Beginning in 1994, members of the US military veterans community in the Philadelphia area had an idea. Inspired by the success and humanitarian mission of the Ronald McDonald House, they proposed a place where vets, currently commuting daily between the Philadelphia Veterans Affairs Medical Center (VAMC) and their homes across Pennsylvania, could live comfortably and have meals during weekdays, free of charge.
It was a helping hand from veterans to other veterans, a gift to and from family.
Representatives from groups across the community spectrum including the veterans service organizations, labor unions, government and the private sector joined forces to buy the building, renovate the structure and purchase the needed materials to make their idea a reality. After much hard work, the Philadelphia Veterans Comfort House (PVCH) was born.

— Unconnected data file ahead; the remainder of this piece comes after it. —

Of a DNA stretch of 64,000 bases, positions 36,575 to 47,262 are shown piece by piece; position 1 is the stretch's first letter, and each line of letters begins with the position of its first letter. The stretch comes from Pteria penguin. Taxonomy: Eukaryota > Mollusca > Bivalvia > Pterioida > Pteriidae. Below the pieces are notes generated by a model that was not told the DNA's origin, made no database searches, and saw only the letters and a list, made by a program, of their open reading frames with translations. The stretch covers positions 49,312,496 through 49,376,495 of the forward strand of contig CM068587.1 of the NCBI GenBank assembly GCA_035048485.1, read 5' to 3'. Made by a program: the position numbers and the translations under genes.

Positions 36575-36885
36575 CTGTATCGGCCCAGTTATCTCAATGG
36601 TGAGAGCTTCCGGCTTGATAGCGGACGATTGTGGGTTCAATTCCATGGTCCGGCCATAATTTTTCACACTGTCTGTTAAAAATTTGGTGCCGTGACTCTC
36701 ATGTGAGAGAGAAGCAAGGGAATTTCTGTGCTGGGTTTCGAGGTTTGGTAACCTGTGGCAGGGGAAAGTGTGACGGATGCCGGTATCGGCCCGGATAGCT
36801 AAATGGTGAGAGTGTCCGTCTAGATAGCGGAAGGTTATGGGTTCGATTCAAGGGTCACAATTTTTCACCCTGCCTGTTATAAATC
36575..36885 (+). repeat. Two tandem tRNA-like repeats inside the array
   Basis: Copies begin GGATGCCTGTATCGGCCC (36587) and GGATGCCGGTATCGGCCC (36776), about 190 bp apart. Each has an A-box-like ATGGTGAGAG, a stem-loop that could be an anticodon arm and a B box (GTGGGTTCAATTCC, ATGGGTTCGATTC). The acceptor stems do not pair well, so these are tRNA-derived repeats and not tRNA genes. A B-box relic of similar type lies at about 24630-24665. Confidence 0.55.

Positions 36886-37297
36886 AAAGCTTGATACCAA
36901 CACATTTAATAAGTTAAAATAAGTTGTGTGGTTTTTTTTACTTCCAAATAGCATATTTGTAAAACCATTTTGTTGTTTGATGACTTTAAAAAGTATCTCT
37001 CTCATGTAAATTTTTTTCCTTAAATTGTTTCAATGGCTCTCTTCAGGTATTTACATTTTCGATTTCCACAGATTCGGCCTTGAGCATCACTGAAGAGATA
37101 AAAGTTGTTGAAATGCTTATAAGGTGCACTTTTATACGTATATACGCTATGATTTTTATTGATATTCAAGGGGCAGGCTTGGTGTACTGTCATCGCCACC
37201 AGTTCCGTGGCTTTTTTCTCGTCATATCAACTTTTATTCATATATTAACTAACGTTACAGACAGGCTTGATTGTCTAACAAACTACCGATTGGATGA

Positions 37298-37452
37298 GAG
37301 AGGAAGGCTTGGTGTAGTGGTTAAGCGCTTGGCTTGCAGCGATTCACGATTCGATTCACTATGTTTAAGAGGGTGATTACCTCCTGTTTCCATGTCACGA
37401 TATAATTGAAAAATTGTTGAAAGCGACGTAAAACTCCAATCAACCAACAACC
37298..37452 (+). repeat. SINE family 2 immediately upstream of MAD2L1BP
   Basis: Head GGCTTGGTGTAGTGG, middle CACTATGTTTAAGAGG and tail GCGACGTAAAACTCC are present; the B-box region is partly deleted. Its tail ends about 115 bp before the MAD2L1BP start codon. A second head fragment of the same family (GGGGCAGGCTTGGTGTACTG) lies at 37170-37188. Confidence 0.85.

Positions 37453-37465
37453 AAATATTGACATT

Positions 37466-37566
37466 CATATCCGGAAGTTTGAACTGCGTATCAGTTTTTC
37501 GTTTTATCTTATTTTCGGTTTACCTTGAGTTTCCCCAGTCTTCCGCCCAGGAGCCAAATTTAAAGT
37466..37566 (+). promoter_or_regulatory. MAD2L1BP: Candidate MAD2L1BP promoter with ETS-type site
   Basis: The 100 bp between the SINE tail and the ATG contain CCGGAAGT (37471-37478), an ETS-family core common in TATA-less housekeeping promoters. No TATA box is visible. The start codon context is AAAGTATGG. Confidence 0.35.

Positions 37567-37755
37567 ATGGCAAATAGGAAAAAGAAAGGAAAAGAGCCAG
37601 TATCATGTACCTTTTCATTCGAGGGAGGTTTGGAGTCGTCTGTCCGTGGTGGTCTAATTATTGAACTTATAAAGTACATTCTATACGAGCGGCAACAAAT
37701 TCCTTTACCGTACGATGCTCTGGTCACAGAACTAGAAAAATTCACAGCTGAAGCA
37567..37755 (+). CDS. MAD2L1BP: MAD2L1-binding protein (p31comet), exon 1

Working with the VAMC and the community, the PVCH over fifteen years helped countless veterans and their families make their time here restful and free of the burden of a daily commute. However, over time the PVCH realized they could do more for veterans and decided to tackle the issue of veteran homelessness.
In January 2012, working with the VAMC's social work staff, the PVCH welcomed its first homeless guests and continues to offer that service to veterans seeking to rebuild their lives. With sixteen beds, two and a half baths, a modern kitchen, laundry facilities, Wi-Fi, central heat and air, cable television, room refrigerators for drinks, and a dayroom, it is well suited to that mission.
From its beginnings in 1994 to today, The PVCH's mission remains the same: to ensure that none of our brothers and sisters are left behind as we work day by day to make their lives more rewarding and less complicated. This is a mission we are proud to accomplish.